Allow me to give you some personal experience in regards to the “a calorie in versus a calorie out” theory.  At the height of my Cardio Queen days, I was doing about 4 – 5 hours of cardio per day by teaching multiple group fitness classes plus doing my own workouts. According to my trusty heart rate monitor that I loyally wore, I was burning around 3,000 calories per day. According to the food log I kept, I was consuming around 1,800 calories per day. That puts me in a caloric deficit of about 1,200 calories per day. I kept that up for over a year and guess how much weight I lost over the course of that year? 2 pounds. Two measly pounds! According to the ol’ “Calorie in versus calorie out” theory, I should have lost every pound of my being and disappeared into thin air. So as you can see, that theory is ridiculous and I took the liberty of once again making all of the mistakes for you to disprove that theory. You’re welcome.

My diet during that time came mainly from carbs and fats – fruit, bread, granola bars, oats, peanut butter and handful upon handful of almonds. Protein was minimal coming from string cheese, yogurt, and a serving of meat or so per day. Friends, you may be eating the correct number of calories, or possibly even less calories than you need, but if you’re not eating the correct amount of protein, carbs and fat, you are going to be spinning your wheels all the way into Skinny Fat Town.

Let’s get back to business. The numbers I’m going to give you allow for a range, and the reason is because like I stated above, everybody is different. I’m sure you understand that it’s absolutely impossible to give a generic nutrition plan that will yield optimal results for every person reading this. A diet plan for a female that is 5’2” and 120 pounds would be very different than a meal plan required for a female that is 5’10” and 160 pounds.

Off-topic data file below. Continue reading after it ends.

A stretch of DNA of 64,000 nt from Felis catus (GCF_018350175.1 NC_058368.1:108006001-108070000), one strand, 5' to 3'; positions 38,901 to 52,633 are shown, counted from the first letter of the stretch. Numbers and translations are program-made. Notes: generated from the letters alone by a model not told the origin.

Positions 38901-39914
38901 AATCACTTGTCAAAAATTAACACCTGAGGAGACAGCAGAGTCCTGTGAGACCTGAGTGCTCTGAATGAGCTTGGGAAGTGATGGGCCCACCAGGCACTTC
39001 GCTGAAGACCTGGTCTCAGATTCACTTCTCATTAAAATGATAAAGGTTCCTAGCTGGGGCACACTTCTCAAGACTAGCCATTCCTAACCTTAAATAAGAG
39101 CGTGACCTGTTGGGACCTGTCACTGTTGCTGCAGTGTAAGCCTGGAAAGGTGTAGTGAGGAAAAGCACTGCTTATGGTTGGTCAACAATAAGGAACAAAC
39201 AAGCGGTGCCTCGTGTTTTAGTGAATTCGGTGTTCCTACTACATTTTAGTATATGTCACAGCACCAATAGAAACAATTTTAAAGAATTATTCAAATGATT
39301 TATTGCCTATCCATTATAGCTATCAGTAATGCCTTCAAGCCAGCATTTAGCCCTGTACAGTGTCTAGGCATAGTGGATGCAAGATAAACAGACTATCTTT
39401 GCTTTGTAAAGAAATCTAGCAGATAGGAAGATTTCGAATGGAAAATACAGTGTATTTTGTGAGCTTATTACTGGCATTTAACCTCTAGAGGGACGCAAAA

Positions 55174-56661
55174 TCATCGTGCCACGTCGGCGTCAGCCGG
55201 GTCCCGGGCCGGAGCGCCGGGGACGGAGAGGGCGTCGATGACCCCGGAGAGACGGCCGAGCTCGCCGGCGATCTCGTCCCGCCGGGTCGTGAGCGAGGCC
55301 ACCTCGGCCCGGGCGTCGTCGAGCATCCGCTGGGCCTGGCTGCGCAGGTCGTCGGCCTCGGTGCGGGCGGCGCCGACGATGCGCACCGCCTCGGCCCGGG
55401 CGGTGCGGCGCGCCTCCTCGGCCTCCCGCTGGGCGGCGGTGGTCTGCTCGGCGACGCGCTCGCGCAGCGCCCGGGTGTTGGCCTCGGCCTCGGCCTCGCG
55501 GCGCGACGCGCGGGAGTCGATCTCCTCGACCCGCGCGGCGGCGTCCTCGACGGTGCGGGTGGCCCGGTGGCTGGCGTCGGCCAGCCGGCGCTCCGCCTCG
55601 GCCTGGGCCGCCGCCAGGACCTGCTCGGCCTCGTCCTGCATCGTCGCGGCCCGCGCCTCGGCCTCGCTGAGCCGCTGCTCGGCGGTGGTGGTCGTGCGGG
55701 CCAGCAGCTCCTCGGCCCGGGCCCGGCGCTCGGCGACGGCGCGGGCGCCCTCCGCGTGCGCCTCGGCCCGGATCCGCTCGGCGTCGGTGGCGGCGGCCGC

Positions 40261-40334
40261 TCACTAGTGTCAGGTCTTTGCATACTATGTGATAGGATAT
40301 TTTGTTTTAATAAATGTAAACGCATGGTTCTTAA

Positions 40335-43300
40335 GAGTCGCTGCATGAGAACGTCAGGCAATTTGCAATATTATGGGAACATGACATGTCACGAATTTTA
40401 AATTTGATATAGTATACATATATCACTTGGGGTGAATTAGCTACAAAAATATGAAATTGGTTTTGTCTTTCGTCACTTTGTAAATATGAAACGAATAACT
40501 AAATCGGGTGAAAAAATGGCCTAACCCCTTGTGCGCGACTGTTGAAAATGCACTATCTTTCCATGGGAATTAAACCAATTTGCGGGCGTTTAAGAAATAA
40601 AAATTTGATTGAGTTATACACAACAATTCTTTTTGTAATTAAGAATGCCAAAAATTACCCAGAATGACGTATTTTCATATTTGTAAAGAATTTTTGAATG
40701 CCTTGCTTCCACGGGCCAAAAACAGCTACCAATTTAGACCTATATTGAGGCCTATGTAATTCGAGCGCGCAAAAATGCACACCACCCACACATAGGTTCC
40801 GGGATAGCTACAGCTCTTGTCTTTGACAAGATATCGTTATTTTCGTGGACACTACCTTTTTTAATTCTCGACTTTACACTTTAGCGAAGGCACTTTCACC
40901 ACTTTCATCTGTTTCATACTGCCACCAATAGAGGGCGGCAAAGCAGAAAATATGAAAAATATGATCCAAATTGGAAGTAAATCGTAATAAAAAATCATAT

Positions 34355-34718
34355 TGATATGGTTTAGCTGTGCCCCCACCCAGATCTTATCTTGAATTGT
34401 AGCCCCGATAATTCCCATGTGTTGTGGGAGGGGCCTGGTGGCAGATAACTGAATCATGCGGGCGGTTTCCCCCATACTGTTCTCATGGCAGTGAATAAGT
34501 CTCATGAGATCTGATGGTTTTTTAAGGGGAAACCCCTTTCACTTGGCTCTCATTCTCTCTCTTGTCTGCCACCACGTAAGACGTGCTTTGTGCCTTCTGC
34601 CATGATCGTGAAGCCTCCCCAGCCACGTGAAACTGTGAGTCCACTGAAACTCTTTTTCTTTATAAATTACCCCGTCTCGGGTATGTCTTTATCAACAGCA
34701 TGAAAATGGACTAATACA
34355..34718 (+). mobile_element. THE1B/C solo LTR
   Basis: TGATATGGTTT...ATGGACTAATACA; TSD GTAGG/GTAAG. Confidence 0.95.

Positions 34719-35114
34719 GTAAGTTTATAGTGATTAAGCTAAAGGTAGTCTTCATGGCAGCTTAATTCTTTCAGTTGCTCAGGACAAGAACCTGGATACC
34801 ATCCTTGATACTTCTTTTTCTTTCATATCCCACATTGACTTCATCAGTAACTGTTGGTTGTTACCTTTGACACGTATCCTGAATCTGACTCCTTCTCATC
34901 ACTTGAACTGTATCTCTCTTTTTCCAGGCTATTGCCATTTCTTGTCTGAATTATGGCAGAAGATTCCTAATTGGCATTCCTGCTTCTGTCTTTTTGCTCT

Protein is pretty straight forward, whether on a training or non-training day. I’d like you to shoot for at least 1 – 1.25 grams of protein per pound of body weight, with a maximum of 175 grams per day.

Carbohydrates are where people tend to get carried away. While carbs are not the enemy, you do want to consume them at the correct times and in a responsible manner because it’s easy to go overboard and your body loves to store these guys as fat. The general rule for you at a starting point is this: on weight training days, I’d like to see you consume 1 – 1.25 grams of carbohydrate per pound of body weight, with a maximum intake of 150 grams.

On days that you do not weight train, or days that you only do cardio, I’d like you to stick to .50 - .75 grams of carbs per pound of body weight, with a maximum intake of 125 grams.

This is definitely a bit on the generous side, but we are going to shoot high to leave you somewhere to go when weight loss stalls.

This leaves the rest of your calories coming from fat. On strength training days when you are consuming more carbohydrate, I’d like to see you consume .25 - .30 grams of fat per pound of body weight, with a maximum of 50 grams.

On non-training days, or days that you only perform cardio, you’ll be consuming less carbohydrate, so I’d like to see you consume .30 - .40 grams of fat per pound of body weight, with a maximum of 75 grams.

Let’s do some more math to make sure you all understand. Let’s pretend you are a 140 pound woman and you are going to strength train today. That means you will consume between 140 – 175 grams of protein (1 – 1.25g of protein per pound of body weight).

You will consume 140 - 150 grams of carbohydrate (1 – 1.25g of carb per pound of body weight, with a maximum intake of 150g).

Since your carbs are a bit higher today, you’ll consume .25 - .30 grams of fat per pound of body weight, which gives you between 35 – 42 grams of fat.

For this same woman on a non-training day, you’d still consume the same amount of protein, which will be 140 – 175 grams of protein. You will consume .50 - 1 grams of carbohydrate per pound of body weight, which would be between 70 – 125 grams. You’d consume .30 - .50 grams of fat per pound of body weight which would put you between 42 grams – 70 grams of fat.